Issues of sexual minorities, sexual orientation and sexual rights have come out of the closet in the late 90’s, though still marginalised and criminalised. The controversies surrounding the film “Fire” that explored lesbian relations and series of violent attacks on organisations working on issues of sexual health and rights, have demonstrated the conservative character of the State and the overall environment in society that is intolerant to all minorities be they sexual, religious or even women. The pressure to abide by the “normal” is so great that there seems to be a total shrinking of the space to even assert for basic human and democratic rights.

The term “Gender-based violence” to understand violence against women and girls, is gaining currency in recent times. The unequal power relationships between women and men created and maintained through patriarchal institutions are addressed to bring about changes in gender relations (Lingam, 2001). The entire culture that creates male roles and identities defined as “masculinity” — aggression, dominance, competitiveness and so on, underlie men’s violence. The recognition and focus on masculinity is seen as an important strategy to make men conscious of gender and challenge gender inequalities and violence against women.

Violence places women at a high level of vulnerability to morbidity and mortality. Pregnancy complications, adverse birth outcomes, HIV infection in non-consensual sex, unwanted pregnancy, unsafe abortion/abortion related injury, gynaecological problems, psychological problems/ fear of sex/ loss of pleasure, low levels of immunity due to increased levels of overall neglect and declines in access to nutrition and health care are some of the outcomes of violence. Empirical evidences from India are getting generated steadily. The National Family Health Survey 1998-99 (NFHS — 2) results underscore the widespread prevalence of domestic violence in India, especially violence perpetuated by husbands against wives. Women’s high level of acceptance of wife-beating has also been revealed by the data (IIPS & ORC Macro, 2000).

c. Invasive Contraceptives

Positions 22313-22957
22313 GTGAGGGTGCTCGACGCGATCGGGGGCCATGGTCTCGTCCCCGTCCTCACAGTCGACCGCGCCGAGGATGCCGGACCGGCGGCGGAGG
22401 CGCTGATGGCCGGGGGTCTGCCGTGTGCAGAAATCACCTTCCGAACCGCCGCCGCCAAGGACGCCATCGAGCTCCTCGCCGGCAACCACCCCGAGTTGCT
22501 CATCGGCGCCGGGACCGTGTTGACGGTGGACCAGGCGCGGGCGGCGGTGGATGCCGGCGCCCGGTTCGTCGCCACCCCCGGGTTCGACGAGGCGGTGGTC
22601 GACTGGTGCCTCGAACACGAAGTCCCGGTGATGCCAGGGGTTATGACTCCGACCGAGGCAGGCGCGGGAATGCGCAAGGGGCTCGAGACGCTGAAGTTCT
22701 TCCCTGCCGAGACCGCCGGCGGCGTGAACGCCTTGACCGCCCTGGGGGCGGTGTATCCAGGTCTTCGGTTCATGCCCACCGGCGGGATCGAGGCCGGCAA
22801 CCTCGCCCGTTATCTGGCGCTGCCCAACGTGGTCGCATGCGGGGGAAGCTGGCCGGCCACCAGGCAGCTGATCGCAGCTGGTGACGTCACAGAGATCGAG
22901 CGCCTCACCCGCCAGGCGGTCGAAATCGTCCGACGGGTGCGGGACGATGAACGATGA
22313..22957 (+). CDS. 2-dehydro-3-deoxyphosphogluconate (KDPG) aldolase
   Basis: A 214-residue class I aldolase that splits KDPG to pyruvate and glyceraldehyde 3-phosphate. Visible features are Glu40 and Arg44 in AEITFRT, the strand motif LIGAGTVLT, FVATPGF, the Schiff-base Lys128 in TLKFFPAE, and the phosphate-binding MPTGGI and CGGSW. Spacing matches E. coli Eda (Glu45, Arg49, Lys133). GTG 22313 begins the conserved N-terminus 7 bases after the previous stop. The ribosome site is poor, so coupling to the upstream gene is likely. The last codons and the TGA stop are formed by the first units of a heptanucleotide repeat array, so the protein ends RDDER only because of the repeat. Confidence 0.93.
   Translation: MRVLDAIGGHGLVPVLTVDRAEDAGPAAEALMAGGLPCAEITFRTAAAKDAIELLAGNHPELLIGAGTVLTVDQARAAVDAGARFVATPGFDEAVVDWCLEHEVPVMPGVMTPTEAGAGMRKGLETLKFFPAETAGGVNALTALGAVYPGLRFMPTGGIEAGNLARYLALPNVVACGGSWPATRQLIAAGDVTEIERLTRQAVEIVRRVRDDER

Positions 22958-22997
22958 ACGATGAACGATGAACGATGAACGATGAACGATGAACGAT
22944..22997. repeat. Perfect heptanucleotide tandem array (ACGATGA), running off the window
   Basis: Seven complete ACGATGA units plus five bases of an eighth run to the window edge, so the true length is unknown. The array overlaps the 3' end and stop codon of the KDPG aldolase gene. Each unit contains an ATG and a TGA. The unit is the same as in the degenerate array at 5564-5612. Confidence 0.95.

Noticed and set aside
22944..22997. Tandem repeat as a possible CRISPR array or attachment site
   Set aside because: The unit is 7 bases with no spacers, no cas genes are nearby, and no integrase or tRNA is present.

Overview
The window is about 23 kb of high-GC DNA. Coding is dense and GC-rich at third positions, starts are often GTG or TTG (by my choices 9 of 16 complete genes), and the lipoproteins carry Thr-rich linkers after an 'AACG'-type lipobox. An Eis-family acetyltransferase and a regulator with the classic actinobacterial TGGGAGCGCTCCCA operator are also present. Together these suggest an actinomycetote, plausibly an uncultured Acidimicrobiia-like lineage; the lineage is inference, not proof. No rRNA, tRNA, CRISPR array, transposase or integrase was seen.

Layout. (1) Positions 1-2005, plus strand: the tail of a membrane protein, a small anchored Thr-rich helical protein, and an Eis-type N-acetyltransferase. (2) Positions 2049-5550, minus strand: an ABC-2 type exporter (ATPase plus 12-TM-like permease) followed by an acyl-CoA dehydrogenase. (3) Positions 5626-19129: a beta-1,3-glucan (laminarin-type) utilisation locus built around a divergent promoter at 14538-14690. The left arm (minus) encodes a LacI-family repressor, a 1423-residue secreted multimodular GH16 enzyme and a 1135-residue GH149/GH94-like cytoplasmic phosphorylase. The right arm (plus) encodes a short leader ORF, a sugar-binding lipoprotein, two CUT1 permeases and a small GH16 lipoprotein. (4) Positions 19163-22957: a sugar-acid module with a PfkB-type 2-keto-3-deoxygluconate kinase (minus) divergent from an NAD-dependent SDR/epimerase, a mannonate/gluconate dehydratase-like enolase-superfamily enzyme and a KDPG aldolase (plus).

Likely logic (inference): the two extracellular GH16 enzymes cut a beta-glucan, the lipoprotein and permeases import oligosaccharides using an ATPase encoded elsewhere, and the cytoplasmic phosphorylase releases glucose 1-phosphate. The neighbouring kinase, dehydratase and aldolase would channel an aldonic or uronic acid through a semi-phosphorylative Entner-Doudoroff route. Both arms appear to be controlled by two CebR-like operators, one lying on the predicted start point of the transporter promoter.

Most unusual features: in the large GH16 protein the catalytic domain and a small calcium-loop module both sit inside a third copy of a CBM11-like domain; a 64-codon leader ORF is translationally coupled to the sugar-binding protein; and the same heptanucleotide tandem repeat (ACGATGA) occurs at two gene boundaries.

The early eighties spurred two major campaigns in opposition to invasive medical technologies. The first is the campaign seeking a thorough review and withdrawal of NET-EN and Depo Provera (injectable contraceptives) and the second seeking a ban on Amniocentesis (sex detection test) (Nadkarni, 1998) In response to a Public Interest Litigation (PIL) filed by a group of women from Hyderabad, who objected to the way injectables were being introduced through a camp approach, the court had clamped a ban and called for a review of these. While, the issue keeps coming up with media reports proclaiming the efficacy of these contraceptives and their introduction into the Family Welfare Programme, in reality the injectables are available in a different combination in the open market. Opposition to invasive contraceptives such as injectables, antifertility vaccines, Norplant and the use of quinacrine as a contraceptive, RU 486-abortion pill, has marked various phases of the movement. The literature covering this issue:

• Unravel the mindset that see women’s bodies as expendable

• Deride the increasing medicalisation of women’s bodies

• Demystify the cafeteria approach of the Family Welfare Programme

• question unethical service delivery practices which violate women’s right to information and informed consent; and comment on the economics of promoting provider-friendly contraceptives rather than user-friendly contraceptives (Lingam,1998).